But for the average person, you, for example, what’s the standard you’ve demonstrated? Have you applied the same principles when your team screwed up as when the other side did?

If you didn’t, what does that make you?

Bill’s Opinion

In the few jurisdictions where it still exists, your freedom of speech should be unaffected by your record of subjective and partisan commentary.

That statement notwithstanding, your inability to apply objective standards and principles and your lack of courage to do so in public massively reduces your credibility.

You may exercise your freedom of speech to attempt to persuade us that, despite the long history of coup attempts and successful coups around the world, an unarmed raggle taggle bunch of cosplay Davy Crockets entering a building is a clear and present danger to the world’s most powerful military force. We, however, will judge those twitterings in the context of your previously demonstrated commitment to consistency.

My view on the events in The Capitol are that it was illegal and the rule of law must be maintained. That was also my view on the looting during the summer of BLM, the Capitol Hill Autonomous Zone, and all of the other illegal acts we witnessed last year but were given a free pass by many for reasons of political expediency.

I suggest this is a time for a long look in the mirror in case the Nietzsche quote applies to you:

He who fights with monsters might take care lest he thereby become a monster. And if you gaze for long into an abyss, the abyss gazes also into you.

Why is this lying liar lying to me?

Today’s title is what the British current affairs interviewer, Jeremy Paxman, apparently used to ask himself whenever he interviewed a politician.

As a strategy, it can’t be faulted.

Witness:

For those who are unaware of the festival of Kwanzaa, it is a relative newcomer to the calendar, invented in 1966.

Some background on the Harris childhood may be useful too; She was born in 1964 to a Jamaican father and Indian mother. Her parents divorced in 1972. Kamala and her mother moved to Canada in 1976.

Of course, it is entirely possible an Indian immigrant single mother was an early adopter of a newly-invented festival for the sake of her mixed race daughters two decades before the rest of the USA had heard of it….whilst living in Canada.

It’s also possible Jussie Smollett was attacked by two Nigerian Trump supporters at 2am in a blizzard.

Bill’s Opinion

The chances the Harris family ever celebrated Kwanzaa aren’t quite zero but it is highly unlikely.

However, the explanation requiring the fewest assumptions to be true is that Kamala Harris is lying.

We can’t read minds, so the reason why she would lie about this can only be known by her.

The fact she chooses to tell lies about inconsequential matters such as this and the music she listened to whilst in college, is an indication of two possibilities though;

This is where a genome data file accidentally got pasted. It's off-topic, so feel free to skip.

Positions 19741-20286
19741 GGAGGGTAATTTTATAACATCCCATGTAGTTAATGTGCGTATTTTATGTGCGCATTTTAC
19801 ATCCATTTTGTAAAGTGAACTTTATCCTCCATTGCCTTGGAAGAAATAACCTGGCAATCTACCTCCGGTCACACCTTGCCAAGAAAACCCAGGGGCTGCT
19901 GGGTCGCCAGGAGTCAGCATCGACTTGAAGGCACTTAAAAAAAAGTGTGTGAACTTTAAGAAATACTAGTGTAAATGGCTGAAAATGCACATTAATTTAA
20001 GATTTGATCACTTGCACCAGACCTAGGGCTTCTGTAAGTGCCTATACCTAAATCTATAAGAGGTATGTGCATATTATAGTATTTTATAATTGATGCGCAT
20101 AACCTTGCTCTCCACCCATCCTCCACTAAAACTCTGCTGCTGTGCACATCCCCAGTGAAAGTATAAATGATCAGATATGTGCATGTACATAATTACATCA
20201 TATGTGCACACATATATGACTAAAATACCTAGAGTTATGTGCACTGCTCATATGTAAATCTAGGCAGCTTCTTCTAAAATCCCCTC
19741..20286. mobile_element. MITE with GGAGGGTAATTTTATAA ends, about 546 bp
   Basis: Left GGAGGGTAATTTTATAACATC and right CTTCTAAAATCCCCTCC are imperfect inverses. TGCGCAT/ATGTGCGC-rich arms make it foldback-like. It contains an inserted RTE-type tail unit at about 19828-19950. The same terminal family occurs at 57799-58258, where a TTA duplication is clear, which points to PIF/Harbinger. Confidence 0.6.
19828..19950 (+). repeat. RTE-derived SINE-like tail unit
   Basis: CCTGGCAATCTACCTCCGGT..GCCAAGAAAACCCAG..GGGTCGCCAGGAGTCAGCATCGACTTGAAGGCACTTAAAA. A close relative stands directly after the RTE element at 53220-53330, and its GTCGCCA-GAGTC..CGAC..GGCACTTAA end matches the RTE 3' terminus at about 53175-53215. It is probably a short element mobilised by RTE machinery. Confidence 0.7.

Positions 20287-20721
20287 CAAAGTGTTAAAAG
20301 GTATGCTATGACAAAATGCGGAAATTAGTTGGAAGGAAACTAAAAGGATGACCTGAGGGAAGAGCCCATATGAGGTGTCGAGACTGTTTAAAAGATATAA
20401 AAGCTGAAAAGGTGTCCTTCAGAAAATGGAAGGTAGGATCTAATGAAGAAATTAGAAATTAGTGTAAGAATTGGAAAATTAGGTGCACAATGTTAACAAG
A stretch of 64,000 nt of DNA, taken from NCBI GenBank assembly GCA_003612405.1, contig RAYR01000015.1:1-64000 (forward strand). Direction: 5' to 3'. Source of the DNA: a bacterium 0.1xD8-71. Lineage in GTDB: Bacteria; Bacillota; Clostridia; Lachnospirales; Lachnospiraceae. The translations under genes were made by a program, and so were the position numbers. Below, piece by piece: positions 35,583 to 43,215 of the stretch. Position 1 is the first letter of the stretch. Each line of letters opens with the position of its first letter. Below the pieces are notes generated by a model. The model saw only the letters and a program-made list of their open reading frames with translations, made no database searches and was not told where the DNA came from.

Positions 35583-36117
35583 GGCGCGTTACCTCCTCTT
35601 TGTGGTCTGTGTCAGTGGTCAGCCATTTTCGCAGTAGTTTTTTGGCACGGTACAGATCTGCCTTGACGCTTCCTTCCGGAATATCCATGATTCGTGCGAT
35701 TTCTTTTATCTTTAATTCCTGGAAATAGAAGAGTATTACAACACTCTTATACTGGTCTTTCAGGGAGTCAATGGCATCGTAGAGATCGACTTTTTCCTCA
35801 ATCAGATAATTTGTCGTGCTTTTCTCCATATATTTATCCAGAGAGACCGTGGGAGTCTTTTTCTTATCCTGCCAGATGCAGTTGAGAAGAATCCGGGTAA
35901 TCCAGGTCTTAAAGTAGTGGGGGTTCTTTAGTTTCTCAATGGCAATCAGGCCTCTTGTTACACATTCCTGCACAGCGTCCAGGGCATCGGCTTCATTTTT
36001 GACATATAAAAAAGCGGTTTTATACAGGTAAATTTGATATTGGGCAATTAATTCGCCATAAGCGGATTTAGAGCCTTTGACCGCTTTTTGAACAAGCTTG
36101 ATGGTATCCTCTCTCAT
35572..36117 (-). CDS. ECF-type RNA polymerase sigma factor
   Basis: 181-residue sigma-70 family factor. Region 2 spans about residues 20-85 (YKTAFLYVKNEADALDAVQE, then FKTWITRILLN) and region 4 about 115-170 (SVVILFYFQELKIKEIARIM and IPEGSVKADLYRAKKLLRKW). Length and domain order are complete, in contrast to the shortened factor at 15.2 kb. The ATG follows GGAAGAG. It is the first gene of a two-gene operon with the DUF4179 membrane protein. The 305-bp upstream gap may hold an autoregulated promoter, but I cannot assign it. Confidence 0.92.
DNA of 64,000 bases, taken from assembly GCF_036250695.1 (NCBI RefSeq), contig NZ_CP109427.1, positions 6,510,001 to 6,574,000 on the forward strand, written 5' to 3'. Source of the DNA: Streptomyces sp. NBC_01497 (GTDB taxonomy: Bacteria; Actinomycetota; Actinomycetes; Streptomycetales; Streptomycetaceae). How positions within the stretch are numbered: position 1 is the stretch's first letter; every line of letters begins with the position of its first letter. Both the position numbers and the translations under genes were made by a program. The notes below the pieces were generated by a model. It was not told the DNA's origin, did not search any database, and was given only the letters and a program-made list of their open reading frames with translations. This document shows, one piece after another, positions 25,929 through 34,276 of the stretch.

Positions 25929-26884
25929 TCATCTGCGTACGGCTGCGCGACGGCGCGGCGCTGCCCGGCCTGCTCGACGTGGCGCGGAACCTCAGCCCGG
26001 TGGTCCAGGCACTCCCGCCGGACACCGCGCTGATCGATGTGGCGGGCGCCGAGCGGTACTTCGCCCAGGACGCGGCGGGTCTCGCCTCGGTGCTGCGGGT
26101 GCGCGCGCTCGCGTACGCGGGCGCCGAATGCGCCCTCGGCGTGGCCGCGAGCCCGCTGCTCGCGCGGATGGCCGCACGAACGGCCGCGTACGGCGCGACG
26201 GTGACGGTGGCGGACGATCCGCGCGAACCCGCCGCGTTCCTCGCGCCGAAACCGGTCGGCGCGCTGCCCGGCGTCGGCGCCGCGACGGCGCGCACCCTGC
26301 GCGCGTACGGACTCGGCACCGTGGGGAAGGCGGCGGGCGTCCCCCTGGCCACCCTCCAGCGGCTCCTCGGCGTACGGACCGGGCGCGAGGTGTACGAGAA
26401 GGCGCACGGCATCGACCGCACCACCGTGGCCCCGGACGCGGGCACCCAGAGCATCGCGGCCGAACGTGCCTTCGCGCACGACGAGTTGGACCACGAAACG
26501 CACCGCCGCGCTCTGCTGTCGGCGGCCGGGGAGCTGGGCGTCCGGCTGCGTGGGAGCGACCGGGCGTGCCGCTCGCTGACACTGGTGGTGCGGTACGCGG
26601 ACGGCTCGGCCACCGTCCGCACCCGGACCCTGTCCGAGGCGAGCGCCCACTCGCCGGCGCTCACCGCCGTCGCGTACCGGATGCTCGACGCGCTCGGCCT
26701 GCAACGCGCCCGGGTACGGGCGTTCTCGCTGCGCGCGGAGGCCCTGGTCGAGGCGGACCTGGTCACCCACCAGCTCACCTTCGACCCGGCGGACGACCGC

1. She must think people are really fucking stupid, and

2. She’s prepared to sell the most ridiculous fabrications as fact.

Neither of which are particularly comforting characteristics for the person who will take over from Joe Biden next year.

By the way, if you are reading this and thinking, “but Trump lied all the time“, you might want to consider the possibility you’ve fallen into a partisan mental oubliette where you don’t apply standards objectively.

Douglas Bader is cancelled

Two legs good, no legs better….

Imagine being named after the wife of William Shakespeare and having a 21 year career as a Hollywood actress and yet not understanding the meaning of the verb, “acting“?

Anne Hathaway seems not to know that three-fingered witches capable of magic aren’t real;

Bill’s Opinion

Of course she knows witches aren’t real and that acting is pretending to be someone/thing you aren’t.

She’s signalling, “please don’t hurt me” to a very small group of people on social media, intoxicated by the power to make famous people do and say things when threatened.

The correct response, particularly when one is a multi-millionaire capable of living comfortably without having to work for the remainder of one’s life, is “oh do fuck off; nobody is really offended and, even if they were, it’s a great life lesson to toughen the fuck up or never engage with the outside world again”.

Everything is racist – Kiwi edition

As there’s nothing else of interest going on in the world, here’s the news from the Asia-Pacific capital of wokeness and virtual signalling; don’t like facial tattoos? Then you can’t sell your book here.

We know the drill these days, it happens the same way every time; someone says or tweets something, about three people take offence, they then contact an employer/advertiser/retailer and suggest they take action against the individual, pour encourager les autres.

Reading the history of the Maori “moko” or female chin tattoo, it seems to have gone through a similar cycle as the Australian observance of Anzac Day. It was not particularly popular and was likely to die out as a tradition but got a shot in the arm towards the end of the 20th century.

It’s unclear whether this was also as a result of a resurgence of national populism like John Howard’s hyping of what was really the backup version of Remembrance Day for his own political purposes.

Anyway, to the new foreign minister, putting facial tattoos aside, how qualified is she for the prestigious and demanding Foreign Affairs ministerial role? How about this for damning with faint praise;

Mahuta is the first woman to hold the position of foreign affairs minister and has been praised as articulate and competent.